Continents: There are seven major continents that are separated by large water bodies. These are discussed below

Asia is the largest continent and covers about one-third of the total land area of the world. Asia lies in the Eastern Hemisphere. The Tropic of Cancer passes through this continent.

Asia is separated from Europe by the Ural mountains on the West. The combined landmass of Europe and Asia is called Eurasia.

Europe It lies to the West of Asia and is much smaller in size than Asia. The Arctic Circle passes through it. It is bound by water bodies on three sides.

Africa is the second largest continent after Asia.

  • A large part of Africa lies in the Northern Hemisphere.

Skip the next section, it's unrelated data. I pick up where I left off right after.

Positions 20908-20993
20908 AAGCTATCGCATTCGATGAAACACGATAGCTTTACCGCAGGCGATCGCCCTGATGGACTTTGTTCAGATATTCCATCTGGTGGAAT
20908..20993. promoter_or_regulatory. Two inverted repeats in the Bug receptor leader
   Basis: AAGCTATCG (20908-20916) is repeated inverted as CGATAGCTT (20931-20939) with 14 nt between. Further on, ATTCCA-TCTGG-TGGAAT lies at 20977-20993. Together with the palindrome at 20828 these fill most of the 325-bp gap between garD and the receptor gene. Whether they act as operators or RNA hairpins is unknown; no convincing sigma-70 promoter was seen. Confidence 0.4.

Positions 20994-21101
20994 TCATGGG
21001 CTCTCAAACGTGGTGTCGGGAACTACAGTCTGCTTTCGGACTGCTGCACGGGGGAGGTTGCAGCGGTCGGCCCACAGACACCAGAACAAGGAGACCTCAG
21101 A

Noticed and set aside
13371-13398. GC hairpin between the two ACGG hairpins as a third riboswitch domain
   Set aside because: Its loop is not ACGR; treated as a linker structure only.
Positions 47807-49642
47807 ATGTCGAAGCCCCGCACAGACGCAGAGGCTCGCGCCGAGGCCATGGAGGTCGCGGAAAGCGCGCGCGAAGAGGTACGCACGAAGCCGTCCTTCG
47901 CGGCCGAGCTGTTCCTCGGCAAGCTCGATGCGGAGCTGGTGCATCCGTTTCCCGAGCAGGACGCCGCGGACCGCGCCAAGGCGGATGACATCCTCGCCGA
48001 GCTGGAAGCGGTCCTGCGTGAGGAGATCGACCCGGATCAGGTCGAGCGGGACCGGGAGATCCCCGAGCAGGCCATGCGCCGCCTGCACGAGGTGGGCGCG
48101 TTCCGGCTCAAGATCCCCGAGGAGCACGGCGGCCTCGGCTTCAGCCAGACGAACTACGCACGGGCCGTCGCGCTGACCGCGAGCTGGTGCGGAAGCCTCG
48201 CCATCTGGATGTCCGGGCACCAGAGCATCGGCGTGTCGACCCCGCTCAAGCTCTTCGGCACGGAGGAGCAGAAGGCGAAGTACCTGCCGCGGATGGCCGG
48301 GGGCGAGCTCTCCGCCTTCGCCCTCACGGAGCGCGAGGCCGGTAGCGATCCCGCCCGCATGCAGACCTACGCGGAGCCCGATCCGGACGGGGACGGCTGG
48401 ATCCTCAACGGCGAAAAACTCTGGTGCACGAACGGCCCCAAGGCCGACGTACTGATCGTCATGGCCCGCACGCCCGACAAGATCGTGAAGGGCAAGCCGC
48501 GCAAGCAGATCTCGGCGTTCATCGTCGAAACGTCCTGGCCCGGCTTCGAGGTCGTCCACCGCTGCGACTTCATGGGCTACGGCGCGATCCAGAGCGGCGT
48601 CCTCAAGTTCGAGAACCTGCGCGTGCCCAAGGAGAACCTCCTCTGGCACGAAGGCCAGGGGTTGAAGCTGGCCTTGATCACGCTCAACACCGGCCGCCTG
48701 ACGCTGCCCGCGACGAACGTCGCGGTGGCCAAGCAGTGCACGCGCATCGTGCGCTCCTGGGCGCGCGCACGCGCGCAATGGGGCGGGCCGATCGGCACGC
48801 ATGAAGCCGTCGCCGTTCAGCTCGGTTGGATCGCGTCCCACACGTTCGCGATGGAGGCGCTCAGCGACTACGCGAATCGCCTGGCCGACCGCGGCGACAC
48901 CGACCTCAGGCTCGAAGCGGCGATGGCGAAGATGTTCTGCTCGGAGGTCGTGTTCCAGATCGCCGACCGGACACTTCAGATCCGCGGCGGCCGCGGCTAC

• It is the only continent through which the Tropic of Cancer, the Equator and the Tropic of Capricorn pass.
  • The 0° latitude or Equator passes almost through the middle of this continent.
  • The largest hot desert in the world, the Sahara Desert, is located in Africa. The Nile River, which is the longest river in the world, flows through Africa. It is surrounded by oceans and seas on all sides.

North America is the third largest continent in the world. It lies completely in the Northern and Western hemispheres.

  • It is surrounded by three oceans. It is linked with South America by a narrow strip of land called the Isthmus of Panama.

South America It lies mostly in the Southern Hemisphere. The world’s longest mountain range, Andes runs through its length from North to South.

  • The world’s largest river Amazon is located in this continent.